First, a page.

Have you ever wondered what’s involved in a typical day with AAS?
Merry Marinello is a real mom who uses All About Reading and All About Spelling with her own kids. Merry is also a part of our Customer Care team. Join Merry as she shares what a typical day with AAS looks like in her homeschool.
As a Customer Care rep for All About Learning Press, I think I have one of the best jobs in the world – talking to other moms about teaching their kids how to read and spell.
Moms often ask me what a typical day with AAS is like. I thought it might be helpful to show what happens in our homeschool and give you a peek inside our lessons.
Right now we’re in Level 6, and a step (lesson) usually takes us a week to complete. (In the early days, a step often took only 1-3 days. We went through Level 1 in about three weeks because my kids were older and already had all the words memorized – they just needed to learn the concepts.)
Here’s how we divide up our week:
I actually set a timer for the lessons: 15 minutes for my seventh grader and 20 minutes for my ninth grader. Each day starts with 2-5 minutes of review. Here I am trying to review the Phonogram Cards with my jokester.
After the review, we begin the New Teaching section. This section is scripted, so I know immediately how to demonstrate new concepts with the letter tiles on the magnet board.
When my kids were younger, we set the magnet board against the wall or couch because I didn’t have room to hang it in our school area. After the first year, I realized I could reorient the tiles vertically, so now the magnet board hangs on a nearby closet door.
I make sure that the new material we covered yesterday is totally understood, and we do our 2-5 minutes of review. Then it’s time to meet the ten new spelling words.
I dictate the new spelling words and several sentences that contain the spelling words. After the dictation, I put the new Word Cards behind the Daily Review tab in the Spelling Review Box so we can review them tomorrow.
All About Spelling has a philosophy of “we don’t just teach it and forget it,” which I totally appreciate. I mean, after I put in the time to teach my kids something, I want to make sure that they remember it later, and that’s where the built-in review really helps.
We review older flashcards with just a couple of the new ones mixed in, because I like to spread the new ones out over a few days. Then we quickly review the new concept we’ve been studying, followed by reinforcement words from the More Words section and more of the dictation exercises. If my kids miss any of the reinforcement words, I make Word Cards for them and put them behind the Daily Review tab.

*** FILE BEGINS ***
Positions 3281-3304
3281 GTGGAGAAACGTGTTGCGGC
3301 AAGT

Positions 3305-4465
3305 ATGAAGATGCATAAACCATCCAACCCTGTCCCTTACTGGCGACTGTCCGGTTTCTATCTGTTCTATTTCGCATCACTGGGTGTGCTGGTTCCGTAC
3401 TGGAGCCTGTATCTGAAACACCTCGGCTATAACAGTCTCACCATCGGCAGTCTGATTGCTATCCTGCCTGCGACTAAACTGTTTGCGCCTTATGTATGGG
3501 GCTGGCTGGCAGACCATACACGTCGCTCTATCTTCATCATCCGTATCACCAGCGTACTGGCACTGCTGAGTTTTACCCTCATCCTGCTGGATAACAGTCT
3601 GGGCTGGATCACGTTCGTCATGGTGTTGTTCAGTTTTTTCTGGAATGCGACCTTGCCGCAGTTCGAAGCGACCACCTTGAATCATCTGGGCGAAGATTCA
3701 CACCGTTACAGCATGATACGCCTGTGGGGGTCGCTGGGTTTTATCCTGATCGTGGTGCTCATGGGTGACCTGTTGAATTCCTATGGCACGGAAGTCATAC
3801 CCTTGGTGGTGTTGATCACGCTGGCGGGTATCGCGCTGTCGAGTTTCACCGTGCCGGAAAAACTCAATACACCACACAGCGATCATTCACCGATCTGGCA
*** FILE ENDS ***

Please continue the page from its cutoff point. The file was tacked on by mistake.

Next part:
Here’s where we fit in the Writing Station activity (which starts in Level 3 of the program.)
In the Writing Station, students make up their own sentences with words that are dictated to them. Sometimes my kids like to make a little story using the words, sometimes they try to be funny, and sometimes they try to squeeze all the words into just one sentence! Here’s one that my daughter wrote:
This exercise makes a nice bridge between dictation and longer writing assignments that kids will do outside of spelling. I love how AAS gradually prepares kids for writing.
Whatever we don’t get done on Days 1-4, we complete on Day 5.
If my children misspelled words in the dictation exercises during the week, I tucked those Word Cards behind the Review divider. If any concept needs to be re-taught, now’s the time to do it before we move on to the next step of the program. All About Spelling is mastery-based, so if my kids are confused about something, we fix it before moving ahead to the next lesson.
So that’s our typical week with All About Spelling. You may go faster or slower depending on your child’s needs and ability…and that’s the beauty of using a fully customizable program!
Did you enjoy Merry’s story? Read more stories in our Real Moms, Real Kids series.
What about you? Are your days with AAS similar to Merry’s?